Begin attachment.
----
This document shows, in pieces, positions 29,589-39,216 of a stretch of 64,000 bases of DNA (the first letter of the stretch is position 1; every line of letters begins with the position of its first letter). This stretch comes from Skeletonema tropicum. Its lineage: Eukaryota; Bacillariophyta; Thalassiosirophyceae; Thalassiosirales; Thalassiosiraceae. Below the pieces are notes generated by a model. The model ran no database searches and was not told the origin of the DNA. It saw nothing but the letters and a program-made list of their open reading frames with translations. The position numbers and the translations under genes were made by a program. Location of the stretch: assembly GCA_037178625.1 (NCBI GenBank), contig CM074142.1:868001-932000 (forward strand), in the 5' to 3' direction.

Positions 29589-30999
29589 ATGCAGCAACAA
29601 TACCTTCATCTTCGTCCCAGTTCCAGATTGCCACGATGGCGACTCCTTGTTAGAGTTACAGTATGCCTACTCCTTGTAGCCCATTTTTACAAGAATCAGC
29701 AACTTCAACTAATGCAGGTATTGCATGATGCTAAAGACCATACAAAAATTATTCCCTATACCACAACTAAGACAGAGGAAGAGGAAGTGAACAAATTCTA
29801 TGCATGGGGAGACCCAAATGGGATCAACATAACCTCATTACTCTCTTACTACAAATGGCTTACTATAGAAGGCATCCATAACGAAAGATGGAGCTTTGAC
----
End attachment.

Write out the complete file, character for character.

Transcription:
This document shows, in pieces, positions 29,589-39,216 of a stretch of 64,000 bases of DNA (the first letter of the stretch is position 1; every line of letters begins with the position of its first letter). This stretch comes from Skeletonema tropicum. Its lineage: Eukaryota; Bacillariophyta; Thalassiosirophyceae; Thalassiosirales; Thalassiosiraceae. Below the pieces are notes generated by a model. The model ran no database searches and was not told the origin of the DNA. It saw nothing but the letters and a program-made list of their open reading frames with translations. The position numbers and the translations under genes were made by a program. Location of the stretch: assembly GCA_037178625.1 (NCBI GenBank), contig CM074142.1:868001-932000 (forward strand), in the 5' to 3' direction.

Positions 29589-30999
29589 ATGCAGCAACAA
29601 TACCTTCATCTTCGTCCCAGTTCCAGATTGCCACGATGGCGACTCCTTGTTAGAGTTACAGTATGCCTACTCCTTGTAGCCCATTTTTACAAGAATCAGC
29701 AACTTCAACTAATGCAGGTATTGCATGATGCTAAAGACCATACAAAAATTATTCCCTATACCACAACTAAGACAGAGGAAGAGGAAGTGAACAAATTCTA
29801 TGCATGGGGAGACCCAAATGGGATCAACATAACCTCATTACTCTCTTACTACAAATGGCTTACTATAGAAGGCATCCATAACGAAAGATGGAGCTTTGAC